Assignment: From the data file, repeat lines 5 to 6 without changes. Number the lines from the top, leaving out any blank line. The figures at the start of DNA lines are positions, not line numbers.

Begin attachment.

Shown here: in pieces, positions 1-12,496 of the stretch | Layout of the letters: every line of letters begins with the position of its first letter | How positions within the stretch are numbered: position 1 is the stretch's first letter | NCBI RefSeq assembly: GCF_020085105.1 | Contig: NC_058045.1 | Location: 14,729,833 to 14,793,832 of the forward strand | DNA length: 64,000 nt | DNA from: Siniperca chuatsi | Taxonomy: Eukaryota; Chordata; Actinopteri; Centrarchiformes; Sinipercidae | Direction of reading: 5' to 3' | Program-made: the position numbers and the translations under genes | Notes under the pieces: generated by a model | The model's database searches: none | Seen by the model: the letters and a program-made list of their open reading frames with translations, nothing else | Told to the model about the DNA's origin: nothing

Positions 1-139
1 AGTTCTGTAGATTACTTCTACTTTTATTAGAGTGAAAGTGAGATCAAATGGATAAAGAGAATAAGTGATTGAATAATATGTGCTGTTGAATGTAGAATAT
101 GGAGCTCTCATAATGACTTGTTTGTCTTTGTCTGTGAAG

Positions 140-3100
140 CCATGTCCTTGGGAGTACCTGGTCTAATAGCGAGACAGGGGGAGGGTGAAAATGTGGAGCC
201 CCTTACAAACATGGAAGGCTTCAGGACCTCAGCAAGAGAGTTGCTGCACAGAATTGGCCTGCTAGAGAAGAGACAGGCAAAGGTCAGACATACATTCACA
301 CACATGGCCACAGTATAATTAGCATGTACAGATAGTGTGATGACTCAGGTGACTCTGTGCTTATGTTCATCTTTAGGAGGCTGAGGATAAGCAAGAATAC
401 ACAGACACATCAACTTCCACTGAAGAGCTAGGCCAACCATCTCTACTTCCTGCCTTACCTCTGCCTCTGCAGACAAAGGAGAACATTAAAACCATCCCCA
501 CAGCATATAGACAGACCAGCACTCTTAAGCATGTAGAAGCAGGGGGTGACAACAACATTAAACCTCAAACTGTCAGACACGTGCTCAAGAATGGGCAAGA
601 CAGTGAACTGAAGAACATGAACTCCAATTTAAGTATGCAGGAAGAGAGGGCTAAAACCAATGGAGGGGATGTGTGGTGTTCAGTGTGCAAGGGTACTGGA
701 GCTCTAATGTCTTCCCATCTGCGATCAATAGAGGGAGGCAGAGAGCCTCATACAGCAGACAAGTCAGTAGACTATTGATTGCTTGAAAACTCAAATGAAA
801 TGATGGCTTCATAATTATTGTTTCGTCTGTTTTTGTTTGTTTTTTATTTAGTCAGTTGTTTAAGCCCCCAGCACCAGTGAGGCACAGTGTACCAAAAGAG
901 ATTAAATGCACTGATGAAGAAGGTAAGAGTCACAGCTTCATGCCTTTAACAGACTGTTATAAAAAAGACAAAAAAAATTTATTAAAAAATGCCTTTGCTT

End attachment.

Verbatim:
Positions 140-3100
140 CCATGTCCTTGGGAGTACCTGGTCTAATAGCGAGACAGGGGGAGGGTGAAAATGTGGAGCC